Bravetown is a difficult film to parse: It has the pulsating rhythms (early on) of a club-centric urban cautionary tale, but quickly becomes an intimate domestic drama with a warmth for the countryside of the Upper Midwest. The a kind of Footloose/Drumline hybrid. Each feels a bit exaggerated, but even so, the emotions resonate. Till is a handsome young man with an accessibility to his brooding, and Josh Duhamel is solid as his court-ordered counselor. It never hits the level of Ordinary People (what has?) but it works on its sincerity alone.

Open Friday at the AMC Mesquite.

—  Arnold Wayne Jones

Girl on Girls action: Jenny Block starts monthly column this Friday

JennyBlockSo we know you are looking for girl on girls action … and not the way straight men do. No, you want a female perspective on females, or just sex and relationships in general, and that’s what Jenny Block offers.

Starting this Friday, Block’s column will appear monthly in the Scoop section of Dallas Voice (alternating with our popular Ask Howard feature, on weeks when Cassie Nova’s too busy tucking to write a cogent piece). Jenny, a Lambda Literary Award winner and nationally-known sex columnist (as well as a longstanding Voice contender and frequent running buddy of mine), will talk about taboo subject related to sexuality, family and anything you wanna ask her. In fact, you can start getting your questions in at

Welcome aboard, Jenny!

—  Arnold Wayne Jones

Cocktail Friday: Cinco de Mayo Edition!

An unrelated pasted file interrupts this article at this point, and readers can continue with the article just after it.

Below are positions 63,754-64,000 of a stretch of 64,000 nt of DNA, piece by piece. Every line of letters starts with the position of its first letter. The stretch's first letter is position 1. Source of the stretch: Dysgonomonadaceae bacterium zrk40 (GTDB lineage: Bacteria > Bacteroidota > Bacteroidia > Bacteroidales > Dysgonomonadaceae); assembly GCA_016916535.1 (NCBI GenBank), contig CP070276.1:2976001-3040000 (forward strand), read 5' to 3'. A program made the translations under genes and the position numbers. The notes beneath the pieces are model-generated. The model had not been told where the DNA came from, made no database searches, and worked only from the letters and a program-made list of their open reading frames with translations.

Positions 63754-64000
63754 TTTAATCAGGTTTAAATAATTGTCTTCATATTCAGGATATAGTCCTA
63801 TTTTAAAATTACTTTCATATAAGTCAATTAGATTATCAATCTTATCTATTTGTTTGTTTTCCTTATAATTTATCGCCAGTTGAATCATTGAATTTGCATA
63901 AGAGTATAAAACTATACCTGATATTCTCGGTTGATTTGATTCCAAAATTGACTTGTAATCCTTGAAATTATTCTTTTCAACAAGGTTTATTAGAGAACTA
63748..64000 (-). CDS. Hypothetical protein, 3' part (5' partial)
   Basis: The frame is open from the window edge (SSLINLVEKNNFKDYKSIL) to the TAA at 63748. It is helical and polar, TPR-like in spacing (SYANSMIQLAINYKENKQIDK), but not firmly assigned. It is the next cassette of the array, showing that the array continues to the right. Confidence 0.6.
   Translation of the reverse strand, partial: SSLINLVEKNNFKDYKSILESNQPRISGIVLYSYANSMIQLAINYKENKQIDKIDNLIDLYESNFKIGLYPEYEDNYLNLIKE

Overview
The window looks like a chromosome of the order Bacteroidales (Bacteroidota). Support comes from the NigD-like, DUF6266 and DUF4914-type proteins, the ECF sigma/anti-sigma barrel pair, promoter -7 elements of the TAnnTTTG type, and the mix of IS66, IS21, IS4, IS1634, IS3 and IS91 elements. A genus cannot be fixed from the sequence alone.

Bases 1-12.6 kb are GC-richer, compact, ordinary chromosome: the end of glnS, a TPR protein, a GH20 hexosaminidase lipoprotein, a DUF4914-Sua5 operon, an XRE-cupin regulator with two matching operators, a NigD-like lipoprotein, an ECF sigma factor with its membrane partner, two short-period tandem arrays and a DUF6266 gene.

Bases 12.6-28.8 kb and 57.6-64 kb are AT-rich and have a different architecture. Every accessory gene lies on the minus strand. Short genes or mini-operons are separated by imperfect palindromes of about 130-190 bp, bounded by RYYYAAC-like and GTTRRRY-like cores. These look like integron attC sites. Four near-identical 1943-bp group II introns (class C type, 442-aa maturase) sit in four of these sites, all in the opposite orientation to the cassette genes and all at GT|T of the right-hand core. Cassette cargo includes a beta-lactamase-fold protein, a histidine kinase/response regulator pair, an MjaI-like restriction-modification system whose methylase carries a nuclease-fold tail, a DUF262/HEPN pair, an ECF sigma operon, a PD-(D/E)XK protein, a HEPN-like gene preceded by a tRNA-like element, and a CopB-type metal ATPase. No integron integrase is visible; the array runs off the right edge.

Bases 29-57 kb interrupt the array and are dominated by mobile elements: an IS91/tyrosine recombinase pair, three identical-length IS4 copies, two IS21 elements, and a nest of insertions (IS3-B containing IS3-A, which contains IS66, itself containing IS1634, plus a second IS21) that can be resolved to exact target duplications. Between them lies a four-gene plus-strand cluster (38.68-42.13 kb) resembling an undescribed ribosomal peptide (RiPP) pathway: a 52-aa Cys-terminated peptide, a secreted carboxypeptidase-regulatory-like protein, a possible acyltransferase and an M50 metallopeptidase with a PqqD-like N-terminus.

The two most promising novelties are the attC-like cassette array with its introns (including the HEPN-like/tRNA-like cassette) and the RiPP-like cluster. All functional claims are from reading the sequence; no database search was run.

Pina MargNo Cinco de Mayo celebration would be complete without a margarita, but why make it a classic when you can gussy it up? NYC mixologist Kyle Ford came up with sveral variations on the standard, some of which we’ve reproduced for you here.

The Pina Margarita

2 oz. blanco tequila (I chose the new Casa Dragones blanco)

1 oz. Cointreau

1 oz. fresh lime juice

1 oz. pineapple juice

Fresh pineapple

Making it: Muddle some pieces of pineapple (pina) in the bottom of a mixing glass, then add ingredients and shake with ice. Strain over a sugar-cinnamon-rimmed rocks glass. Garnish with a wedge of fresh pineapple.

INVERTEDThe Inverted Margarita

By reversing the ratio of tequila and liqueur, the citrus notes become more prominent with less bite from tequila. (To add a little spiciness, Ford suggests muddling a jalapeno in the recipe.)

1 1/2 oz. Cointreau

3/4 oz. blanco tequila

3/4 oz. fresh lime juice

Making it: Shake and strain into a chilled cocktail glass. Rim with salt. Garnish with a lime wheel and/or jalapeno (optional).

The Spicy Lady

For a more traditional (i.e., non-inverted) mix that already has its kick, try this one.

2 oz. blanco tequila

1 oz. Cointreau

3/4 oz. lime juice

Fresh slices of jalapeno spicy004

Sprig of cilantro

Making it: Lightly muddle jalapeno and cilantro with wet ingredients in a mixing glass with ice. Strain into an iced rocks glass. Garnish with jalapeno and cilantro.

—  Arnold Wayne Jones